A central Denver neighborhood is considering hiring a private security firm amid what residents say is an increase in property crime.
The Seventh Avenue Neighborhood Association, which represents a narrow band of blocks south of Cheesman and Congress parks, sent a survey to members Wednesday asking if the organization should hire a firm to monitor the area during overnight hours.
SANA said the service would provide unarmed patrol of the neighborhood in addition to monitored camera surveillance and monitored dispatch service, which would mean residents could call to report suspicious behavior.
The survey asked members how much their household would be willing to pay annually for the service, with options from $100 to $700. And it asked members whether the patrol should work a regular schedule from 8, 9 or 10 p.m. to 6 a.m., or just work “random overnight hours.”
Contacted by BusinessDen, SANA said in a statement that the neighborhood has seen a rise in crime, mostly in the form of property crime. Denver police liaisons, however, have told the group that the department’s position is “that they need to allocate resources where crime is the highest.”
“This is completely reasonable and we recognize that our neighborhood has lower reported crime compared to other parts of the city,” SANA said. “Additionally, our members have expressed reticence to officially report property crimes — car and garage break-ins, for example — for myriad reasons ranging from a feeling that DPD won’t be able to find what was stolen to a concern about diverting police resources from more pressing matters.”
The rise in crime was discussed at an April meeting, and SANA opted to send out a survey because many local residents didn’t attend. As of Friday afternoon, the group said, responses were “pretty evenly split.”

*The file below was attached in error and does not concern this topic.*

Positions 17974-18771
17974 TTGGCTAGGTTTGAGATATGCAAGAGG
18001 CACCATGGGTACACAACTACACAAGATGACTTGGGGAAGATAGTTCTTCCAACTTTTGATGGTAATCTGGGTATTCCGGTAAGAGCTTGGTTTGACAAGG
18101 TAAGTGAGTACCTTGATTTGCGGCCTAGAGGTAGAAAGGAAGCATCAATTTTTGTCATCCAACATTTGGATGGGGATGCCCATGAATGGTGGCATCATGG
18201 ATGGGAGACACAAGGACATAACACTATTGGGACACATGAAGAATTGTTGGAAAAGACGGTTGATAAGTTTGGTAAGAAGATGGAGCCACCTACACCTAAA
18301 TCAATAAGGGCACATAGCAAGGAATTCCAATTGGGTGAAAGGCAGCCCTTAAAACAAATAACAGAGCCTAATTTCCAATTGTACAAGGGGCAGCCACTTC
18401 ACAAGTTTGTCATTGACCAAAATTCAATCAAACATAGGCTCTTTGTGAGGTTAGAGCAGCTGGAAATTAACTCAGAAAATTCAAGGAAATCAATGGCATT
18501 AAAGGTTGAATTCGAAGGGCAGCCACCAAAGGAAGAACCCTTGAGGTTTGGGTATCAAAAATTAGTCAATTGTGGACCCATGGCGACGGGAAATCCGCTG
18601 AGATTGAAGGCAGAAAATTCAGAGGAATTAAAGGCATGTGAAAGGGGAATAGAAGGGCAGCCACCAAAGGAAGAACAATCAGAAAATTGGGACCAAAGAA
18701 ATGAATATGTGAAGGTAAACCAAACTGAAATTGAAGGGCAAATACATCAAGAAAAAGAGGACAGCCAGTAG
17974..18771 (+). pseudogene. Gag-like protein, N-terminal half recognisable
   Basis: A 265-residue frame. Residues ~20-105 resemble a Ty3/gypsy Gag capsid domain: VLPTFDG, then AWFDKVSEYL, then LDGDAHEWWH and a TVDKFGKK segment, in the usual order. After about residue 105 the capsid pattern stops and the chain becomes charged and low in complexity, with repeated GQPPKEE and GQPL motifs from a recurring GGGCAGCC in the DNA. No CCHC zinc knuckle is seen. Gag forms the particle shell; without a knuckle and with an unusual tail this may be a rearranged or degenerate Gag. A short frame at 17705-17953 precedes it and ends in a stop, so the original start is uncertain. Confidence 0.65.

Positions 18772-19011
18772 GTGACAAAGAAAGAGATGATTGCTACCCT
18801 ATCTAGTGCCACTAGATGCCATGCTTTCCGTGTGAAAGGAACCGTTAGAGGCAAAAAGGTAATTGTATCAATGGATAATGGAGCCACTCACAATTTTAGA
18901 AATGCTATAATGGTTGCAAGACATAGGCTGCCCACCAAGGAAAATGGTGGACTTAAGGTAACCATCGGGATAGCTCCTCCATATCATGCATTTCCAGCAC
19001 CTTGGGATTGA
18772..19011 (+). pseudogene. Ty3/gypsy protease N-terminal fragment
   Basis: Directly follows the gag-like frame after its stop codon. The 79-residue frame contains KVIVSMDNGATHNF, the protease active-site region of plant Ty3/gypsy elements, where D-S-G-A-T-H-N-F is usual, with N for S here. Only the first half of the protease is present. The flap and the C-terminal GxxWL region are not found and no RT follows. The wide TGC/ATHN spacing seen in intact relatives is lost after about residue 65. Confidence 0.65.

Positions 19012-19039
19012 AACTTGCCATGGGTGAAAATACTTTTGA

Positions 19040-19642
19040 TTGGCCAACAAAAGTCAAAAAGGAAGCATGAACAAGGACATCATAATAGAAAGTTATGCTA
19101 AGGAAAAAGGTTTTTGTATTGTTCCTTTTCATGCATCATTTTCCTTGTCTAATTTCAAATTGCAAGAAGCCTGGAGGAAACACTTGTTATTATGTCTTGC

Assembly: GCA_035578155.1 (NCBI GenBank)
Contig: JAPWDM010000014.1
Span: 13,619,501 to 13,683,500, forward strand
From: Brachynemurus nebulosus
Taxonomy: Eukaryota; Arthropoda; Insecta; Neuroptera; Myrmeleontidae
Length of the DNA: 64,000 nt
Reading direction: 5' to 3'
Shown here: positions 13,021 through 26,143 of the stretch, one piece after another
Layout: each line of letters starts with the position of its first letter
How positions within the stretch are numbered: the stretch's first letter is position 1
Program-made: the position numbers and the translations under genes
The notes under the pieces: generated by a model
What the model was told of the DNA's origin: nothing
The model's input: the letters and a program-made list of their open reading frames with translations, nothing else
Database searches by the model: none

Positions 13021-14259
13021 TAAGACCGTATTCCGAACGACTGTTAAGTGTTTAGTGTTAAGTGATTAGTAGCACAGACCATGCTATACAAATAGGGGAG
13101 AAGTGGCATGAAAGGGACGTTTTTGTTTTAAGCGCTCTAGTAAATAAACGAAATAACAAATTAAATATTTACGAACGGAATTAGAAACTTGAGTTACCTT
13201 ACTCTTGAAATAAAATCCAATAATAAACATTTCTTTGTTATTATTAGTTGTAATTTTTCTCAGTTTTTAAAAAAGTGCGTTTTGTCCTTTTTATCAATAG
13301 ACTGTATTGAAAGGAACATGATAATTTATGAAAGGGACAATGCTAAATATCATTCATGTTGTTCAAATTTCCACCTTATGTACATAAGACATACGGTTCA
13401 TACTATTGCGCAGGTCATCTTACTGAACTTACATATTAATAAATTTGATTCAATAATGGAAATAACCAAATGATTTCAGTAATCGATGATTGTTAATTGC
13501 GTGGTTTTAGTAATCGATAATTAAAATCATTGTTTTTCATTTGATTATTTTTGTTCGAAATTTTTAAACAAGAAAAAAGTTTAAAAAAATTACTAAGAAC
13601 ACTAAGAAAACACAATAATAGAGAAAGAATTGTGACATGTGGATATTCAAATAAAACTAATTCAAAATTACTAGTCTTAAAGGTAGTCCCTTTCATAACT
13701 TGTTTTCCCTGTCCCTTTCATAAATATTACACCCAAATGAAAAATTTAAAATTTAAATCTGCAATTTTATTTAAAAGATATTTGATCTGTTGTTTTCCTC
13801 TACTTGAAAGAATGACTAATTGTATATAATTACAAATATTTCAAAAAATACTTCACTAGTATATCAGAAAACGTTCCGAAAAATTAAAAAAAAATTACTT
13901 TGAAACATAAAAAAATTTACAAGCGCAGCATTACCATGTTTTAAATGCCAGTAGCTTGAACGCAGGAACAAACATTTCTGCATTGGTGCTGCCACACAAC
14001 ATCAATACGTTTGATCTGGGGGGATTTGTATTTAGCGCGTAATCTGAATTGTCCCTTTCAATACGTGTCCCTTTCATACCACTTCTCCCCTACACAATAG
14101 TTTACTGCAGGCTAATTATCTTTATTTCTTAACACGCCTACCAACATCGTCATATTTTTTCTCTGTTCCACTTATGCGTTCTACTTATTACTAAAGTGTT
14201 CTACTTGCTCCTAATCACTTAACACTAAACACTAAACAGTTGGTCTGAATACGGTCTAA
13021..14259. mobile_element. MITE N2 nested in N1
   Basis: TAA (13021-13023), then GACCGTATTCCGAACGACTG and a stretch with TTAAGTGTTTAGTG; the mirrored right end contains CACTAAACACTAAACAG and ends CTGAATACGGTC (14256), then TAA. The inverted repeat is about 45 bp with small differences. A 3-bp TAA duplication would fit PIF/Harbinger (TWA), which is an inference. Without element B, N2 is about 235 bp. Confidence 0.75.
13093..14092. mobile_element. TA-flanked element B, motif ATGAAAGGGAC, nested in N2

It’s unclear to what extent neighborhood organizations already contract with security firms. The firms and their guards must be licensed by the city, but companies don’t have to tell the city who their clients are or where they’re working, according to Eric Escudero, spokesman for Denver’s Department of Excise and Licenses.
A spokesman for the Denver Police Department acknowledged a request for comment from BusinessDen, but hadn’t responded as of press time.
Both the Downtown Business Improvement District and the Cherry Creek Business Improvement District contract with security firms.
The Downtown BID has done so since 2016, according to a news release at the time. Beth Moyski, an executive with the Downtown Denver Partnership, said Allied Universal security officers provide services from 5 a.m. to 1 a.m., with three to seven officers working at any given time.
“The security officers do not have enforcement authority,” Moyski said. “They observe and report, inform and educate as to the law, ordinances, and rules, and they connect those struggling on the street with resources. These services are supplemental to the Denver Police services.”
Still, BIDs are somewhat different from a neighborhood organization, in that they are funded by private commercial tax payers, and their districts are generally more heavy on businesses than residences.
SANA, in contrast, represents an area bordered by 6th Avenue to the south and 8th Avenue to the north, and the alley between Downing and Marion streets to the west and Colorado Boulevard to the east. The area is practically exclusively residential, oriented around 7th Avenue Parkway, a picturesque street with a large grassy median that is flanked with large multimillion dollar homes.
Leaders of several neighborhood organizations located close to SANA’s boundaries — the East Cheesman Neighbors Association, the Cherry Creek East Association and the Cherry Creek North Neighborhood Association — told BusinessDen they don’t contract with private security and aren’t considering doing so.
Lou Raders, president of the Cherry Creek North Neighborhood Association, said it benefits from Cherry Creek BID’s security contract.
“We do benefit from that and appreciate it,” Raders said. “We have discussed it at the board level but it has not been the subject of overwhelming interest by the board or by neighbors.”
SANA said in its statement that a Country Club neighborhood group does contract with security. Leaders of Country Club Historic Neighborhood didn’t respond to a request for confirmation.